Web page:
Josh Barnett Will Be at Home in Hamburg
Josh Barnett will be donning the German colours for his clash with Andrei Arlovski in Hamburg this weekend, and he's sure that he can win over the crowd.
Photo by Ed Mulholland/Zuffa LLC
This article was originally published by FIGHTLAND
Josh Barnett will don the German colours this weekend in Hamburg for his clash with Andrei Arlovski.
Although Barnett's pro-wrestling influences and love for muscle cars and heavy metal is the perfect slice of Americana to get European fans buzzing, he has chosen to wear the German colours as a tribute to his roots in the country.
While he hasn't gotten out and about in Hamburg yet, Barnett is planning to hit the town after his main event meeting at the Barclaycard Arena.
"I haven't done much here," he admits, speaking today from the German city.
"I walked by a metal bar the other night, but I didn't go in. Maybe when I'm finished I'll have a look around, but right now I can't risk getting sick or anything like that. Don't worry, I'll have my time with Hamburg after the fight."
While Barnett is wearing the national colours of the event host nation on Saturday night, some may think Arlovski will be greeted more favourably as a European.
Barnett, on the other hand, doesn't necessarily believe the Europeans stick together when it comes to sports, and for that reason, he thinks it's up in the air who will get the big hometown pop in the main event.
"I don't think that Europe as a whole sees a single country as a representative of them. If I know anything about the Europeans, you're usually sniping at each other quite a bit!
"I couldn't imagine that a French guy or a German guy going abroad to fight against an American or Canadian would automatically have the support of the English or another European country. I think the other countries might even cheer for the North American, just because."
The American's fair hair and boisterous physique often forces comparisons to Vikings and warlords of yesteryear. Adding fuel to those comparisons, Barnett was very medieval when describing what he enjoyed most about traveling to countries to compete.
"I love the idea of fighting in Europe. I like the idea of traveling to faraway battlefields."
Heavyweights arguably bring about the most spectacular contests for the watching world. While Irish fans were dismayed as the first UFC heavyweight clash on their soil was pulled from the card on two weeks notice back in October, the Germans can look forward to the biggest stars the UFC have to offer entering the Octagon on Saturday night.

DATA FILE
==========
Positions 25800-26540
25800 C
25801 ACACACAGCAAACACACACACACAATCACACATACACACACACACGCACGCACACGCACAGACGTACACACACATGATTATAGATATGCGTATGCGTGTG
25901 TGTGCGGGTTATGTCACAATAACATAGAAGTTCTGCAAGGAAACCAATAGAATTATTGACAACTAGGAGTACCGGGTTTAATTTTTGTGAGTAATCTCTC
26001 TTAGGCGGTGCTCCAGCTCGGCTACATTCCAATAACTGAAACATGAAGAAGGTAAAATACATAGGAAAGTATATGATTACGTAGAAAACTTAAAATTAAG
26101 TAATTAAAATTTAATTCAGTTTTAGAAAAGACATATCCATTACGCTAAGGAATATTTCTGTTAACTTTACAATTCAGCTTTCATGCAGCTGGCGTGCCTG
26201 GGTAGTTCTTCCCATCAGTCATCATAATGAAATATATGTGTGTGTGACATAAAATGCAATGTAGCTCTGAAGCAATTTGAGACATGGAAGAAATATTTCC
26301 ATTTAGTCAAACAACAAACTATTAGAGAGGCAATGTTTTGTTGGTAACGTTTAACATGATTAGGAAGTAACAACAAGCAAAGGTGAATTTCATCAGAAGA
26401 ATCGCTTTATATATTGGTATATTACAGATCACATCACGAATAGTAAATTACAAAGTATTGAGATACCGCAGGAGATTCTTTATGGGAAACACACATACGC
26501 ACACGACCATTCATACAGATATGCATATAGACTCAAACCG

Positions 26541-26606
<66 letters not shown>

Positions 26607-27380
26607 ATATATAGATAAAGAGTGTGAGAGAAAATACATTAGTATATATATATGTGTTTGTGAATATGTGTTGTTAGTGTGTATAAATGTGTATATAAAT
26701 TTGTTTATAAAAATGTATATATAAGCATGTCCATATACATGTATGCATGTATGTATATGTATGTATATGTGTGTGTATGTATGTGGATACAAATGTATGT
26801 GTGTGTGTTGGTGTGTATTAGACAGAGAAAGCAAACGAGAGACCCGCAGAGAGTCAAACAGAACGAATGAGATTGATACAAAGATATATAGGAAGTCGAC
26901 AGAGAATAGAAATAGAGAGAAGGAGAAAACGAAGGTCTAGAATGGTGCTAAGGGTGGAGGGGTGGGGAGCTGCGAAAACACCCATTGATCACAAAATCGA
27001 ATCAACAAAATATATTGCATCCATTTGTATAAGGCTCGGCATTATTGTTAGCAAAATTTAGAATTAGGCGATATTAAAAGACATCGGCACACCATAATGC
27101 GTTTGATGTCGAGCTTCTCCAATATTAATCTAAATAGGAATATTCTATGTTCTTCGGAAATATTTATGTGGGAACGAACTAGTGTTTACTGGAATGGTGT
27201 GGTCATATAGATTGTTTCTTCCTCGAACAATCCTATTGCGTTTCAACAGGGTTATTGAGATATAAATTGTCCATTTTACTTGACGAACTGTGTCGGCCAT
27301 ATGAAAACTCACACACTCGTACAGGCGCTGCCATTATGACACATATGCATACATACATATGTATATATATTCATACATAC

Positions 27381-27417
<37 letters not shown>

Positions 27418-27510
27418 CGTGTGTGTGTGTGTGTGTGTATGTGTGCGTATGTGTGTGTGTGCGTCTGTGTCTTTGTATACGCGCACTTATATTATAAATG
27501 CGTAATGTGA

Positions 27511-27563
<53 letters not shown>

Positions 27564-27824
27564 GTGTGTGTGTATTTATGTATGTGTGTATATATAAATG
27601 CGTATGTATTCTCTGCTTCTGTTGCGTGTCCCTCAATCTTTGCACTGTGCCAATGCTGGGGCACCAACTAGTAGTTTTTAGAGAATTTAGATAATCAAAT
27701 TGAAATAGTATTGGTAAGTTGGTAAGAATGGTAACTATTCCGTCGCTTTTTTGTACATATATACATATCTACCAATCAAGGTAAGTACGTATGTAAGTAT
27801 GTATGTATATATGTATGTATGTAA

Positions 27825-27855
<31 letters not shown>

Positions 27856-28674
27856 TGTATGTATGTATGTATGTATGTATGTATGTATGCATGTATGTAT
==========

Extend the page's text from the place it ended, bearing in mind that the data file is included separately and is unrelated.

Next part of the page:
The first European card that will be broadcast as part of the BT Sports European TV rights deal, fans will be able to tune in to watch the fight at local times for a change.
Barnett explained why he believes people want to tune in to see heavyweight bouts more than any other, and why putting the division in the main event is the best way to expand the European market.
"Putting heavyweights together is a sure way to see fights getting finished. The reality is, people look at these guys and girls going into the ring and they see them as heroes of sorts.
"Seeing a guy that is half your size or around the same weight as you whoop someone versus seeing someone who has 100 lbs and 20 centimetres of height on you is completely different. I guess it's something straight out of a storybook."
As one of the most established grapplers in the sport, Barnett should have a clear advantage if the fight hits the ground on Saturday night. He has also shown vast improvements in his striking ability with his decision win against knockout artist Roy Nelson back in September.
With Arlovski being one of the best-known knockout artists in the bracket, Barnett explained why he will not be able to avoid testing his striking skills against the Belarusian.
"The funny thing about fighting is, whether you want to test your striking skills or the other guy wants to test his striking skills, the fact that all these fights start on the feet means you're going to have to – even if you don't want to," he explained. "It's unavoidable. I've just got to go out there and fight and take control."
Jiu jitsu black belts often talk about the need to be humble and the importance of being submitted even after achieving the highest rank in the martial art.
Ben Rothwell shocked the world with his second round submission win over Barnett in January, but 'The Warmaster' insisted that he was never lacking humility before the contest.
"I could have gone through my professional MMA career just fine without ever having being submitted. I didn't really lack any humility that I could have taken from my last fight.
"To be honest, doing a grappling match and doing an MMA fight is night and day. That's why someone as great as Marcelo Garcia can go out there and be near untouchable at times on the mat. Then he gets in the ring and he's unable to close out a match."
Finally, Barnett gave a short and concise prediction of what he believes will happen on Saturday.
"Total victory," he said.